Mechanical Failures of Hard Disk Drives
Hard disk drives are fragile devices. The most common reason why CDR receives in hard disk drives with mechanical failures for data recovery is that they have sustained a physical shock. Many of our customers are surprised that dropping their hard disk drive just 2 or 3 inches can lead to a serious failure of the hard disk drive. Given how robust other electronic devices are, like mobile phones and cameras, people have a tendency to consider that their laptop or portable hard disk drive can sustain a similar level of wear and tear. Unfortunately, they can not. Please see our “How do hard disk drives work?” page for further information. Below is a summary of the typical mechanical failures that we see in hard disk drives.
Read / Write Head Failure
On most occasions when there is a failure of the read-write heads the hard disk will spin up and then make a repetitive clicking sound. This is sometimes known as the ‘click of death‘. In general in hard disk drives from 2007 onwards the clicking sound is much quieter, and some models of hard disk drive will spin down after a few seconds if it has failed to initialise.
The read-write heads normally float from between 10 to 100 nanometres away from the surface of the platter during normal operation. If the read-write head were the size of a jumbo jet it would fly 1.5mm off the ground. As you can imagine from this scale any sort of physical shock or contamination in the HDD is likely to affect the normal operation of the heads.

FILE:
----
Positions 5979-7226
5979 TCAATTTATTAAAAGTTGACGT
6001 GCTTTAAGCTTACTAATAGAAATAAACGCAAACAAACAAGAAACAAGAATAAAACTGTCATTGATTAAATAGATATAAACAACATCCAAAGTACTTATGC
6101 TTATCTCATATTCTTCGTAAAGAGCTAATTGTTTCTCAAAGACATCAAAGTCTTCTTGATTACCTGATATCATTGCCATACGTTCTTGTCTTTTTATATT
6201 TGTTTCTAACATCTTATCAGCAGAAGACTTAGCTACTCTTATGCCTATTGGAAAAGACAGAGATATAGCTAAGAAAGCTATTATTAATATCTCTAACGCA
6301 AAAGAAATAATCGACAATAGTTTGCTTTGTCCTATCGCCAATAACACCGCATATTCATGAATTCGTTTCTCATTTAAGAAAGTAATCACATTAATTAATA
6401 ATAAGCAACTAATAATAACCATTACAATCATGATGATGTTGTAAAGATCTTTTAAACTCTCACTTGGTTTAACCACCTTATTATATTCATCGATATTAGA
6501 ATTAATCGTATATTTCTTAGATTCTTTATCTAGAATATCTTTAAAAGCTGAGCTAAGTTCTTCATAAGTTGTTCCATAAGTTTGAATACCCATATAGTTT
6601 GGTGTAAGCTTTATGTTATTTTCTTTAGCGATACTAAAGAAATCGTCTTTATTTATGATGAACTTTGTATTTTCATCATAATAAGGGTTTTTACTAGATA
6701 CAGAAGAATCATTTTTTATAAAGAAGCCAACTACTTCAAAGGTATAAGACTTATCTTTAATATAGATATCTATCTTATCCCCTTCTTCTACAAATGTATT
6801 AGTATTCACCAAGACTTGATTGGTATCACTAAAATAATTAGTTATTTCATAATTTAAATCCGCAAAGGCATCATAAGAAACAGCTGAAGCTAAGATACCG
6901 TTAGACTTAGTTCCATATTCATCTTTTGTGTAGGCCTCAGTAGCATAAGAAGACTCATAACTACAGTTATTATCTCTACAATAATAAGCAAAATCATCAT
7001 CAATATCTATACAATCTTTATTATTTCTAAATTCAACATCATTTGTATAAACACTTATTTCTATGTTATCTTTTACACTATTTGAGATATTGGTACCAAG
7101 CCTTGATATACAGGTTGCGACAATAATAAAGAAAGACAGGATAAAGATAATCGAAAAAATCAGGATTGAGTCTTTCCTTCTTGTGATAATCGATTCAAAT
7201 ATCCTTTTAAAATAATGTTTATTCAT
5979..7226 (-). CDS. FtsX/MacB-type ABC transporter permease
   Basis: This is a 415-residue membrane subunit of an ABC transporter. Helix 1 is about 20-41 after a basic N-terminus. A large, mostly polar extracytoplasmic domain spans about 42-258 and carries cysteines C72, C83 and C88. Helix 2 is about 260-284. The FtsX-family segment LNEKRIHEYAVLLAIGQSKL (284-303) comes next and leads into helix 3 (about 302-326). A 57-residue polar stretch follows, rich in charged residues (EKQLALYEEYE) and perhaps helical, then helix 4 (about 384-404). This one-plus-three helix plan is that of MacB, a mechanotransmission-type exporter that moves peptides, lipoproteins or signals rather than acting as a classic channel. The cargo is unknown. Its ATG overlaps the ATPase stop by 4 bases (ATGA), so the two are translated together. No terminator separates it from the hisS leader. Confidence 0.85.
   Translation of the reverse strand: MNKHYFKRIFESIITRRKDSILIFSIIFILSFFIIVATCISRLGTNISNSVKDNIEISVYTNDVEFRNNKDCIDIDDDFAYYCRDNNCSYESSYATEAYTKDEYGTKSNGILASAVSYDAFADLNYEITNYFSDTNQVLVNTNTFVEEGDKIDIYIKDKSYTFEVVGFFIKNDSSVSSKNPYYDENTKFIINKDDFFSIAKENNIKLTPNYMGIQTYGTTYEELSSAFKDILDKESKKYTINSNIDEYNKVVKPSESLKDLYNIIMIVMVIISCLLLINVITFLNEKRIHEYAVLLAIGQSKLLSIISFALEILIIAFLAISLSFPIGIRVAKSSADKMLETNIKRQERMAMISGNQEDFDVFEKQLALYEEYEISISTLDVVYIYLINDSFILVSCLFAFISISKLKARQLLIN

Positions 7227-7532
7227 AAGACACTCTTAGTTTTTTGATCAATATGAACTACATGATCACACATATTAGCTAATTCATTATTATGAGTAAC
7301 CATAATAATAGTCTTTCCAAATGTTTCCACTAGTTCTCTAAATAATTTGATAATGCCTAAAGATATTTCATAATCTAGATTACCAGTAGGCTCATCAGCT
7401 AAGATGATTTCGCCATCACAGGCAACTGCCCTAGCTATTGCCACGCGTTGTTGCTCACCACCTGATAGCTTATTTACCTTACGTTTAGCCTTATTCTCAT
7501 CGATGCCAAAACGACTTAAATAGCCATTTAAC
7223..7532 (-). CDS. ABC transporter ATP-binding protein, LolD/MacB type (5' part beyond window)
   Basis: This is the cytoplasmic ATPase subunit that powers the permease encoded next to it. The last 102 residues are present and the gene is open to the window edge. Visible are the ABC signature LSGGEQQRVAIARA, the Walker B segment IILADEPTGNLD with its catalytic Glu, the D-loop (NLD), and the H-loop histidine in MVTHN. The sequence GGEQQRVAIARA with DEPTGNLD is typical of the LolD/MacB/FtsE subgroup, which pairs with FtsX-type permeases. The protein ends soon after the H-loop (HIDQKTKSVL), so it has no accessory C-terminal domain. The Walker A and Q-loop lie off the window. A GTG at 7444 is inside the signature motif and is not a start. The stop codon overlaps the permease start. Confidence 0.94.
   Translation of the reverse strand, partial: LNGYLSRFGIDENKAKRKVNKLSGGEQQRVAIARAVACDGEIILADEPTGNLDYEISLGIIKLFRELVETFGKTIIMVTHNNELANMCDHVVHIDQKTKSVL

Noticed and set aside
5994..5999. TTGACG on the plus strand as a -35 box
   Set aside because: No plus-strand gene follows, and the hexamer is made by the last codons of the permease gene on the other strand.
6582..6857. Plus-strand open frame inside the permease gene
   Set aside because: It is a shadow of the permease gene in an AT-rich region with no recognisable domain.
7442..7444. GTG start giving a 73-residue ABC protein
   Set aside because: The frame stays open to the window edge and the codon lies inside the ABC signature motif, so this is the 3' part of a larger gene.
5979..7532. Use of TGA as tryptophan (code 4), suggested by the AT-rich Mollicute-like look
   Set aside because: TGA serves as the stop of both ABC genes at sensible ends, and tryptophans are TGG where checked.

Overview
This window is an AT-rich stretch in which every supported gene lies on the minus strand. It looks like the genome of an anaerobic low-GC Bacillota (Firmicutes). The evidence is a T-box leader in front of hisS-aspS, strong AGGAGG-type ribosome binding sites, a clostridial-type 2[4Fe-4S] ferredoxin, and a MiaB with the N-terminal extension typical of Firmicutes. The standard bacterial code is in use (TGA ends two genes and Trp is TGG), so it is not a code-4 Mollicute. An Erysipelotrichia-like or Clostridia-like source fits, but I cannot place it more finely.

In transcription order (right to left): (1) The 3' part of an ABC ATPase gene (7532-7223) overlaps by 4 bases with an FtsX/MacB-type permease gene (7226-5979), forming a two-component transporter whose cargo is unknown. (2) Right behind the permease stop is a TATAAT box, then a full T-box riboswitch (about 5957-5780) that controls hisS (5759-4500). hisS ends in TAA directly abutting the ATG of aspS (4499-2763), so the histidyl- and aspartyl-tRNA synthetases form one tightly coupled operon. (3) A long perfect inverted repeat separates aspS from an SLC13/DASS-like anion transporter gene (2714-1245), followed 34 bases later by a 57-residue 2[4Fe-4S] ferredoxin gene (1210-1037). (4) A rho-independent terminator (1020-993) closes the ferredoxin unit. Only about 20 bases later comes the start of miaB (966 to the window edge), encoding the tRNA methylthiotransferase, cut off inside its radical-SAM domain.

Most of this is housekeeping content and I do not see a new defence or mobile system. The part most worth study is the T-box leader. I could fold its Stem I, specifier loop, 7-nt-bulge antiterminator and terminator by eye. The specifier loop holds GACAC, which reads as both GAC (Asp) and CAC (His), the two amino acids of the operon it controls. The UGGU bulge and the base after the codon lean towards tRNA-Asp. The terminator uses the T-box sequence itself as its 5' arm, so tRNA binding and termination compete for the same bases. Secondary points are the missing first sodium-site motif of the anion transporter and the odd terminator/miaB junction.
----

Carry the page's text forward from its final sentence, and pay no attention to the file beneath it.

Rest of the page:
To recover the data when there is a failure of the read-write heads it is necessary to replace the head assembly of the failed hard disk drive with that of a working donor.
Spindle Motor Seizure
The typical symptoms of a motor seizure is for the platters not to spin up, and there will be a quiet buzzing, tapping or beeping noise that will come from the hard disk drive.
In the case of Seagate hard disk drives (particularly the 7200.10 and 7200.11 Barracuda) seizure of the motor bearing is very common after physical shock. So much so that there has been the development of specialist tools just to deal with the motors bearing of these particular series of HDD. In other manufacturers when the motor appears to be seized it frequently does not relate to the bearing, but relates to a phenomenon called “stiction.” Stiction is the static friction that needs to be overcome to enable relative motion. In HDDs the result of two very smooth objects coming into contact (the platter and the head) is that they can become stuck together, preventing the motor from spinning up. It is necessary to use specially designed tools to remove the heads from the surface of the platter to ensure no physical damage is caused to the platter surface, which would lead to data loss. Often the head assembly also has to be replaced as the read-write heads have become damaged.
Occasionally there are seizures of the motor bearings in Samsung and Western Digital hard disk drives. For HDDs made by these manufacturers, it is necessary to perform a platter swap to a donor spindle motor. This is extremely difficult on modern disks and is always the final option in the recovery process.